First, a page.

So God Made a Mother Collection ➔

Some parents are great with schedules.

Some parents are phenomenal at structured activities.

Some parents are awesome at chore charts and routines.

Some parents are crafty and can do all the Pinterest seasonal fun.

Some parents are masters of organization and labeled toy boxes.

Try as we might, my husband and me? We are not those parents.

BUT. We are the BEST at the mess. At joyful chaos. At letting the kids get messy and make messes.

Granted some of those messes we’d rather them not make, but those aren’t the ones I’m talking about. 

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I’m talking about setting them free in the backyard and letting them crush up all the chalk into makeshift paint they then smear all over their bodies yelling, “We are paint monsters!”

I’m talking about not making them wear shoes (or shorts, to be honest) when they go out back to feel the dirt and grass stuck between their toes.

I’m talking about getting out that science kit and allowing them to use the food coloring in experiments even if it means they splash it on the table by accident.

I’m talking about letting them use the old cracked plastic tub as a soaking tub and fishing hole after they figured out how to plug the cracks on their own.  

I’m talking about standing by while they lay on their bellies in the mulch to pluck worms from the dirt.

I’m talking about donating a roll of toilet paper to the “let’s wrap each other like mummies” cause on a Saturday morning.  

I’m talking about allowing the couch cushions and pillows to be constantly rearranged into forts and magical palaces constructed by little hands right in the living room.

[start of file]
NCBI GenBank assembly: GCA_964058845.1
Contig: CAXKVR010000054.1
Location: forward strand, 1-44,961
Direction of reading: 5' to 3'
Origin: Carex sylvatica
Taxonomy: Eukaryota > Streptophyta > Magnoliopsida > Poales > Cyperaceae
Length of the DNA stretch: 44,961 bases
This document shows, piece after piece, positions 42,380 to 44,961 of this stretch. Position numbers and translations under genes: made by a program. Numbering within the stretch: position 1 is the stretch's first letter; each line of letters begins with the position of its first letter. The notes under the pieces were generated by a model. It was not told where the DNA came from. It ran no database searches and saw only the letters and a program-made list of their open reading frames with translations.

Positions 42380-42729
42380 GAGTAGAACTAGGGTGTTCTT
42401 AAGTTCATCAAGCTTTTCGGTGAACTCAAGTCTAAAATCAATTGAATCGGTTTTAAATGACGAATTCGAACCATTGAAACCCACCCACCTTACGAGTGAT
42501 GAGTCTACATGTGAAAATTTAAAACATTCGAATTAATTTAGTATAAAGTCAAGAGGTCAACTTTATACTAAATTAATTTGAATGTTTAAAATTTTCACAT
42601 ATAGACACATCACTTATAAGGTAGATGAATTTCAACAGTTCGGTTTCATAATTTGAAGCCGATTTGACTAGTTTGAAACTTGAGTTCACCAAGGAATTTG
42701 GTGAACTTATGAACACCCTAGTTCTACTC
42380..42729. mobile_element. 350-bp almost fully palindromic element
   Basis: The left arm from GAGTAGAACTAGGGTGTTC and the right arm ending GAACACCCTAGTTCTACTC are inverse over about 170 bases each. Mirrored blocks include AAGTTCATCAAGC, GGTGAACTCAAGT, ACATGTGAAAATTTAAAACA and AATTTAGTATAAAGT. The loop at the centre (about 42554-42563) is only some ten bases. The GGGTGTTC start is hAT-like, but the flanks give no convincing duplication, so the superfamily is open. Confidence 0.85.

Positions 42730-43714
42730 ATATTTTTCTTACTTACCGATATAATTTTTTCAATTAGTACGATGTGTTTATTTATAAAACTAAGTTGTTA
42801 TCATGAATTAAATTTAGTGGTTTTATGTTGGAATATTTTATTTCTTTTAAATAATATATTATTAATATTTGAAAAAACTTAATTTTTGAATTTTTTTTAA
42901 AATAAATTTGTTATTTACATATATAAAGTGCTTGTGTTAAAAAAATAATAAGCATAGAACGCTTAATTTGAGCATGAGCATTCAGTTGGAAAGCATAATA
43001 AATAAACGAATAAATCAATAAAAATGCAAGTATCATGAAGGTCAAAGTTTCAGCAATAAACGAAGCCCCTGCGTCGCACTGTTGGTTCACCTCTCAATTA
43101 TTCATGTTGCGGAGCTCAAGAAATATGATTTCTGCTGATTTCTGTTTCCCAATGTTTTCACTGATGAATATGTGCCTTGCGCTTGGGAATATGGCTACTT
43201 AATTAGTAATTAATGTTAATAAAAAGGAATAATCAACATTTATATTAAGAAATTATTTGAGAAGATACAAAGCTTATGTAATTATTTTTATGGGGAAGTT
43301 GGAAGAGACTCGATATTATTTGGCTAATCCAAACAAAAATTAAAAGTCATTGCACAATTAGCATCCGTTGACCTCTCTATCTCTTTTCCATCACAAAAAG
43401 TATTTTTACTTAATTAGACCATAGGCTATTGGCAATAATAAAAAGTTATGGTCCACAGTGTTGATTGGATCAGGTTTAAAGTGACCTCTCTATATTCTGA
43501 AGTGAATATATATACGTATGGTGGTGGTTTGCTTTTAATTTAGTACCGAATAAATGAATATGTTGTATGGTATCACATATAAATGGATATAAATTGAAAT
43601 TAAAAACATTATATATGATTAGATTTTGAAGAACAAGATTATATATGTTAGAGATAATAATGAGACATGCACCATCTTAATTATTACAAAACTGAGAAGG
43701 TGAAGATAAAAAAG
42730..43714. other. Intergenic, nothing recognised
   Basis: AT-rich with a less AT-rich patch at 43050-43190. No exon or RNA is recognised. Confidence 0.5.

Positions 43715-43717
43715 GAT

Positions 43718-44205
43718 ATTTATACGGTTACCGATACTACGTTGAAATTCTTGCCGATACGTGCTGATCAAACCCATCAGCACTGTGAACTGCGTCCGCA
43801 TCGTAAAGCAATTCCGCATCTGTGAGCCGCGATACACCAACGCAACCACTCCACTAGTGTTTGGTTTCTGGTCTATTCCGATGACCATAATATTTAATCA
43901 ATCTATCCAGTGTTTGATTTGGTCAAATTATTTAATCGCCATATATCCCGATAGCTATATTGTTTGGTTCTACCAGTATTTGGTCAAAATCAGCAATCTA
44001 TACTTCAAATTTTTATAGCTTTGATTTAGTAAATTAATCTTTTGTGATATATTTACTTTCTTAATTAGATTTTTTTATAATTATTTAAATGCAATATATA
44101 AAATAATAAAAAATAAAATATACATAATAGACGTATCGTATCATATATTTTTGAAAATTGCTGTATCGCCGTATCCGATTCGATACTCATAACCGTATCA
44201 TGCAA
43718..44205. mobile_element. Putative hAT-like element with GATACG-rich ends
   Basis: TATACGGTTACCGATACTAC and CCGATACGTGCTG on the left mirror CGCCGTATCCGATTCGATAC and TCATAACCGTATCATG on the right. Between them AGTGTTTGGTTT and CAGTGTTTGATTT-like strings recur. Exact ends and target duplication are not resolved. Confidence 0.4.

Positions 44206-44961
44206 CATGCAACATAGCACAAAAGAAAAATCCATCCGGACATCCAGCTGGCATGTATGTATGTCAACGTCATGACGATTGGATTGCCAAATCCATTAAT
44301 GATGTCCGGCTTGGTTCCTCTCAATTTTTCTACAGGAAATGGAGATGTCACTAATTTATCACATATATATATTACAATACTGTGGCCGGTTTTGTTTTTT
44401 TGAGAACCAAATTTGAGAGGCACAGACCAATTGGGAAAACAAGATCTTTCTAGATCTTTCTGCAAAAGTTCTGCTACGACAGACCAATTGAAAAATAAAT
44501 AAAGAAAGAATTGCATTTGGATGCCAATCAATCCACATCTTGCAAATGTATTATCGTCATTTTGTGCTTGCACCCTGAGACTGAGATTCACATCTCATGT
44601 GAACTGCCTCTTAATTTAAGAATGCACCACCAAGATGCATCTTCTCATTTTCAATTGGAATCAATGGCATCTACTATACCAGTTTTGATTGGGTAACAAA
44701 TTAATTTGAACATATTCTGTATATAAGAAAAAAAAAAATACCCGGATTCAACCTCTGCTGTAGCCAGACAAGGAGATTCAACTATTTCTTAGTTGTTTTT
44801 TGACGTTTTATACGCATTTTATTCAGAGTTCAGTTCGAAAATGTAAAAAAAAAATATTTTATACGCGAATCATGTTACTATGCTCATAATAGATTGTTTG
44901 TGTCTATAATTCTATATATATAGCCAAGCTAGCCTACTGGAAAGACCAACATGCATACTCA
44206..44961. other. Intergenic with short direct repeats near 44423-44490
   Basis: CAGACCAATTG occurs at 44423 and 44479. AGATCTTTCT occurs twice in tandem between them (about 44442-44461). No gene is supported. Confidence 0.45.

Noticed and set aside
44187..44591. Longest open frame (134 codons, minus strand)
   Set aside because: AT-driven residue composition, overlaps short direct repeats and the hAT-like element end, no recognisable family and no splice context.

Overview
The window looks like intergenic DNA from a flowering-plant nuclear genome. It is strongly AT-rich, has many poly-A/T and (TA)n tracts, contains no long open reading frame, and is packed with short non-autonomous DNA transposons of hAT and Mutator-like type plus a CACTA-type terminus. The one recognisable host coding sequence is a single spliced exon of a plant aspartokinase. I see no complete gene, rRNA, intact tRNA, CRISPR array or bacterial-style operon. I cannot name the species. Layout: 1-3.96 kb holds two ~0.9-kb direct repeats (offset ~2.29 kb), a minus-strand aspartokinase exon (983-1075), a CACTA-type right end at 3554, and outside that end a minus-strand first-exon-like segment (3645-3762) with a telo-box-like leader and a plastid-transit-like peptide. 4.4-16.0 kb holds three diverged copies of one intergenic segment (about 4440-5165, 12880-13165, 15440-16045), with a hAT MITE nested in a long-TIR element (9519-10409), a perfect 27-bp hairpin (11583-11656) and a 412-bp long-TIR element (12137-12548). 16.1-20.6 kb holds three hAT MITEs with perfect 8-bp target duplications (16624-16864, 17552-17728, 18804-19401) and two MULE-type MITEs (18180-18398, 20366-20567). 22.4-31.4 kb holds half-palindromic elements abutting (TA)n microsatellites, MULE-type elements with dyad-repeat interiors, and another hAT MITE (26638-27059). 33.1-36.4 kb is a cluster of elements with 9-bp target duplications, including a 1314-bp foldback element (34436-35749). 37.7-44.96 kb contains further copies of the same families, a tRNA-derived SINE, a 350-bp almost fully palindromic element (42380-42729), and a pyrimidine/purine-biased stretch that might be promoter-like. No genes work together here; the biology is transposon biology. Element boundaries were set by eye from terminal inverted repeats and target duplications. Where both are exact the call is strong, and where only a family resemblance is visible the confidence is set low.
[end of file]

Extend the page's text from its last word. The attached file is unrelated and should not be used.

These are the messes I’m talking about.

So, sure, when my artsy girl asks to make Halloween bat decorations, I am riding the STRUGGLE bus trying to copy images from Google. But then she pulls out all the art material, spreads it out all over the floor, and comes up with her own creations.

RELATED: Dear Lord, Bless This Mess

And yeah, when it rains, we never have an umbrella by the door because I don’t think we actually own one, and if we did, it would probably be stored somewhere highly impractical. But it’s all good because our kids just slap on their rain boots and dart out the door to soak in and soak up the wild water falling from the sky.

They rejoice in getting drenched with the wildness that is a reflection of their little spirits. They revel in pretending they are captains of a ship in a storm as their clothes drip and their hair tangles.

And I revel in their joy of the mess.

The type of mess serving as evidence of their creativity and imagination.

So we do mess well here. Because to me, messes are evidence of childhood.

And kids, they can be taught to clean up their messes at the end of the day. But . . . once childhood has flashed by and left us as adults, there is no going back to learn and experience the thrill of messy joy as a child.

Because childhood? It is fleeting. It is magical. It is messy. And it only happens once.

Kiley Hillner

Kiley Hillner lives in Texas with her husband, two beautifully lively daughters, and sweetest baby boy. She works full time and has her MS in Clinical Mental Health Counseling. She is loving life and embracing the chaotic beauty of motherhood. You can find more of her thoughts on this parenting gig on her blog and on Facebook.

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